Impressive Annapurna in our backs

Machhapuchchhare in our backs.

From Machupicchu to Machhapuchchhare: this was our dream and motto. Now we are exactly in the antipode of the Andes. Two magnetic fields

A Gurung child in the roof of her house
with Machhapuchchhare and Annapurna behind

Kumari, the Living Goddess

Goddess Kumari Sunina Shakya 1969–1978
Kumari is the only living Goddess in the World.

Kumari, or Kumari Devi, or Living Goddess – Nepal is the tradition of worshiping young prepubescent girls as manifestations of the divine female energy or devi in Hindu religious traditions. The word Kumari is derived from the Sanskrit Kaumarya, meaning "princess".
The worship of the goddess in a young girl represents the worship of divine consciousness spread all over the creation. In the Shakta text Devi Mahatmyam or Chandi, the goddess is said to have declared that she resides in all female living beings in this universe. The entire ritual of Kumari is based on this verse. But while worshiping a goddess, only a young girl is chosen over a mature woman because of their inherent purity and chastity.

Read more

The Kumaris Palace (Kumari Ghar) Home of only living Goddess in the World

Wood carved window in Kumari´s House courtyard.

Preparing Kumari´ chariot near the Royal Palace
at Hanuman Dhoka

Kumari´s House behind
Official opening ceremony of Kumari Fest at the Royal Palace

Official opening ceremony of Kumari Fest
at the Royal Palace at Hanuman Dhoka in Durbar Square

Procession of the Goddess Kumari Sunina Shakya .

A Living Goddess at her yearly ceremonial tour.
Kumari in her Golden Chariot being pulled
through the streets of Kathmandu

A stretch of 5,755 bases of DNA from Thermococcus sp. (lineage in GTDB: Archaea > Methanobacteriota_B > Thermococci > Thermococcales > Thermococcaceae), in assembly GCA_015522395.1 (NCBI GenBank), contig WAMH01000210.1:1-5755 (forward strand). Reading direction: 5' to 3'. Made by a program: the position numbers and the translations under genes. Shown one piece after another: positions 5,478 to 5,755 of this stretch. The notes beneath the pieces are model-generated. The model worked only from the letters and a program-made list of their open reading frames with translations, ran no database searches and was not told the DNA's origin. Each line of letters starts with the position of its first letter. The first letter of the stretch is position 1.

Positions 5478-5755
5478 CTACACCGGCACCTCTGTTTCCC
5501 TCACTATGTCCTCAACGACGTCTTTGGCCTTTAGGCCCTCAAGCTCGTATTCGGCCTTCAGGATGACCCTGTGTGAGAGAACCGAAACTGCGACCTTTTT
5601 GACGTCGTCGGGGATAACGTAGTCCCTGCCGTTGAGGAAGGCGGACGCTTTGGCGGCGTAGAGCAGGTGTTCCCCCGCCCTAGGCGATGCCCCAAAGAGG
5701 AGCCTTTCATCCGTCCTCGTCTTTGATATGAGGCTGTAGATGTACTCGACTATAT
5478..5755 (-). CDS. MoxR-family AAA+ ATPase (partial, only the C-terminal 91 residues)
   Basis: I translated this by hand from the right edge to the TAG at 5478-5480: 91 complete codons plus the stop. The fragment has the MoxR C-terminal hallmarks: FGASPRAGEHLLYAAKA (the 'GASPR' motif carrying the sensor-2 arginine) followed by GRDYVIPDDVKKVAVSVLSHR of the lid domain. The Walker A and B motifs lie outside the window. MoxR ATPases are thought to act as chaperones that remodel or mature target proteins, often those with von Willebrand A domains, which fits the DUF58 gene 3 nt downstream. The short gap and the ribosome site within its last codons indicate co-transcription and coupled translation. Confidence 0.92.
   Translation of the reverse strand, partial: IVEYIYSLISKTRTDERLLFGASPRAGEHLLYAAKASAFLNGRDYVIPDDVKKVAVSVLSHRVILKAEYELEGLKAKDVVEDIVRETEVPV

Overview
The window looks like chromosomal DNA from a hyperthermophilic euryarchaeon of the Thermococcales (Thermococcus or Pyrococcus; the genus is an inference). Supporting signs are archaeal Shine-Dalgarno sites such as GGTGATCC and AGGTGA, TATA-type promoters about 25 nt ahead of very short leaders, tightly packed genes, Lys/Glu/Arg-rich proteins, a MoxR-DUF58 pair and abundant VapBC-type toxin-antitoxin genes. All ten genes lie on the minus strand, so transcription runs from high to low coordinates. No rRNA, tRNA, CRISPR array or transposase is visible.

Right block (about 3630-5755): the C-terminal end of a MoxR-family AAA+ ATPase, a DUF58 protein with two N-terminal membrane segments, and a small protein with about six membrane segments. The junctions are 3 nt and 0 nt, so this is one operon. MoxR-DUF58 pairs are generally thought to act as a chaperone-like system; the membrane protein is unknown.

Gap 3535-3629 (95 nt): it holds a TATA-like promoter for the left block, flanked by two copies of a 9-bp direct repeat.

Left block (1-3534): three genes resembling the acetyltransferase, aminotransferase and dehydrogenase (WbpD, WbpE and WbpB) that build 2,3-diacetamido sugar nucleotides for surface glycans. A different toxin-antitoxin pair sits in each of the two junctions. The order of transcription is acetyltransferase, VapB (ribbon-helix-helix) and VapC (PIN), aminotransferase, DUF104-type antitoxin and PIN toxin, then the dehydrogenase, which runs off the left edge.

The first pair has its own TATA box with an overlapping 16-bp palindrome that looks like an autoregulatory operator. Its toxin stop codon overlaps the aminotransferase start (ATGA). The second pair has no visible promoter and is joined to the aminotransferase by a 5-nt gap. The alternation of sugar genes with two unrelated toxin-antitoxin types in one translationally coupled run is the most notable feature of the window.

"Growing up as a living goddess"...Read more

"Earthquake forces 'living goddess' to break decades of seclusion"...Read more

Only women spectators at the ceremony of Kumari

Only women in Kumari´s Festival

Spectators in the Shiva Parvati Temple.

Watching from their beautiful wood carved homes

Stone carved Buddha in the streets of Katmandu

Buddhist Sanskrit manuscripts of Nepal, the only original sources of Mahayana Buddhism

Tibetan Prayer Tablets a scripture of transcendental wisdom "The Perfection of Wisdom in Eight Thousand Stanzas (Aṣṭasahāsrikā Prajñāparamitā) ritual text of Sutras.

Sanskrit, one of the world’s most ancient languages, using both sides of 222 oblong sheets originally made from palm leaf and later replaced with a rice paper special sheet.

(TIBETAN SANSKRIT Sarvatathāgata-tattvasaṅgraha, a 7th century Buddhist text concerning Tantric.)

Tibetan paper money

This note was printed by Cha-Hsi Le-K'ung Mint [The Lhasa Mint of the Tibet Government] in 1937.

It is printed in red and yellow from blocks bearing various patterns on paper. [100 Tam Srang note needed to repeat printing for 13 times.] The red outer frame is ornate with the rhomboid patterns.

The first inner frame is ornate with the common patterns, Symbol of eight good omens. The top left and bottom right corners of the inner frame are each ornate with the two black serial numbers filled in with a pen in Tibetan script for security.

The top corners of the second inner frame of the note are ornate with the four Tibetan characters "Tam Srang" means Tael whereas the two bottom vertices bear the Tibetan Numbers "100".


From Katmandu we will flight to Bangkok to star the third phase of our trip.

From Bangkok we will take a train down to Malaysia. Our first target it will be Penang (George Town).

From Penang we will flight to Jakarta (Indonesia), then by train to Yogyakarta and then by bus to finally reach Bali


BALI - Indonesia